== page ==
Pictures and stories matter: A persuasive chart showing how persuasive charts are

In 1992, while I was working at the University of Waterloo (that’s in Canada), I hosted the annual meeting of the Canadian Science Writers Association.

CoverI brought in some interesting and controversial folks, and because Waterloo was so big on computer graphics, I put together a panel about how images could persuade politicians and mere mortals, and a discussion on the ethical responsibility of such a task.

Heady stuff.

Today, two Cornell researchers, Brian Wansink and Aner Tal, reported in Public Understanding of Science, about a small online survey to assess whether alternative descriptions of the same information were more persuasive. Each respondent read the following description of a mythical drug trial:

“A large pharmaceutical company has recently developed a new drug to boost peoples’ immune function. It reports that trials it conducted demonstrated a drop of 40 percent (from 87 to 47 percent) in occurrence of the common cold. It intends to market the new drug as soon as next winter, following F.D.A. approval.”

When this was the only information given, 68 percent believed that the medication really did reduce illness.

Then for a randomly selected subsample, the researchers supplemented the description of the drug trial with a simple chart. But here’s the kicker: That chart contained no new information; it simply repeated the information in the original vignette, with a tall bar illustrating that 87 percent of the control group had the illness, and a shorter bar showing that that number fell to 47 percent for those who took the drug.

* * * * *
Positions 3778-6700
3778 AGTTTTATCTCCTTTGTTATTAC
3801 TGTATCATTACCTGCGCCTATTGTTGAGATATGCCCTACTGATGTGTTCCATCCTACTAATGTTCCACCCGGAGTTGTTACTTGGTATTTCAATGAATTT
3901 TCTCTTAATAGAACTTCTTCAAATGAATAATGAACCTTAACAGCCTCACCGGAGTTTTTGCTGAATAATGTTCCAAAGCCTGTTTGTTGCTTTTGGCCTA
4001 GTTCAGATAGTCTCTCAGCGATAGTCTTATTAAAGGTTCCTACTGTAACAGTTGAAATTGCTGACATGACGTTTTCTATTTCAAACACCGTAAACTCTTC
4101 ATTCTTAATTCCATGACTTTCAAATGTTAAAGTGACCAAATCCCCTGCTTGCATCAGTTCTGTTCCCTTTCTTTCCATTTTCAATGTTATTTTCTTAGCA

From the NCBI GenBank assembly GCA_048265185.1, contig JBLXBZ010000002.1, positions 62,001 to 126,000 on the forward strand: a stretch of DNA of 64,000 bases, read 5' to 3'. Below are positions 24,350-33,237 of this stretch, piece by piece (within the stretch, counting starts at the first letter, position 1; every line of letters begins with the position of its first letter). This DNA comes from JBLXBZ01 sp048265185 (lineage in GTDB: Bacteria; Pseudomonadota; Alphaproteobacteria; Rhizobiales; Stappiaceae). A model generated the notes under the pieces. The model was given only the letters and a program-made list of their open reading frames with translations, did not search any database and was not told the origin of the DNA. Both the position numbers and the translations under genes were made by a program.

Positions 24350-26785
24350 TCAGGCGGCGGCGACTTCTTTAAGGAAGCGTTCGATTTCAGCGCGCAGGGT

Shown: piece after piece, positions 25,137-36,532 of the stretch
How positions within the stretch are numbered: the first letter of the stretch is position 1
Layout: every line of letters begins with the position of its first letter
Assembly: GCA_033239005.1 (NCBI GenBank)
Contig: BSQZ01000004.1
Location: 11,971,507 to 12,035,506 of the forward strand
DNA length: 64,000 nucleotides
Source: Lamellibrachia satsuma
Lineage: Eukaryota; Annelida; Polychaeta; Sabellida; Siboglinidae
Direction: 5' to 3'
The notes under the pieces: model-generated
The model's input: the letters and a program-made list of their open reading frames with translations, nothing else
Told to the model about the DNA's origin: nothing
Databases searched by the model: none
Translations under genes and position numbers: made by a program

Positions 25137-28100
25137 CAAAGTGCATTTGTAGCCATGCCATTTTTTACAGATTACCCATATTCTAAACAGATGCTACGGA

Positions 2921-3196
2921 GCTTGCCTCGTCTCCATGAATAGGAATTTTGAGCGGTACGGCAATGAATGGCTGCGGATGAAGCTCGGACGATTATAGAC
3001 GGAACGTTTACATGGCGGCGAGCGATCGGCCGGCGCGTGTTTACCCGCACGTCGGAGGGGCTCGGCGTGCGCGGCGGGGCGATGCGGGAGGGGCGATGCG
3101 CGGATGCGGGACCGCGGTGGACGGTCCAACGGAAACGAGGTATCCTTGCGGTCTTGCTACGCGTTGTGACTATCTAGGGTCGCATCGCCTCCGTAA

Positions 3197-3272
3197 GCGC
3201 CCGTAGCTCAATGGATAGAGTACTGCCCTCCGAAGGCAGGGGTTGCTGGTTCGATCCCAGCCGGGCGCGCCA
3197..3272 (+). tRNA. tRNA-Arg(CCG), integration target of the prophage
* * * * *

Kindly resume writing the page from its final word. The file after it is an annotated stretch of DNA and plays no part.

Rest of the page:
But taking the same information and also showing it as a chart made it enormously more persuasive, raising the proportion who believed in the efficacy of the drug to 97 percent from 68 percent. If the researchers are correct, the following chart should persuade you of their finding.

What makes simple charts so persuasive? It isn’t because they make the information more memorable — 30 minutes after reading about the drug trials, those who saw the charts were not much more likely to recall the results than those who had just read the description. Rather, the researchers conjecture, charts offer the veneer of science. And indeed, the tendency to find the charts more persuasive was strongest among those who agreed with the statement “I believe in science.”

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About Douglas Powell

A former professor of food safety and the publisher of, Powell is passionate about food, has five daughters, and is an OK goaltender in pickup hockey. Download Doug’s CV here. Dr. Douglas Powell editor, retired professor, food safety 3/289 Annerley Rd Annerley, Queensland 4103 61478222221 I am based in Brisbane, Australia, 15 hours ahead of Eastern Standard Time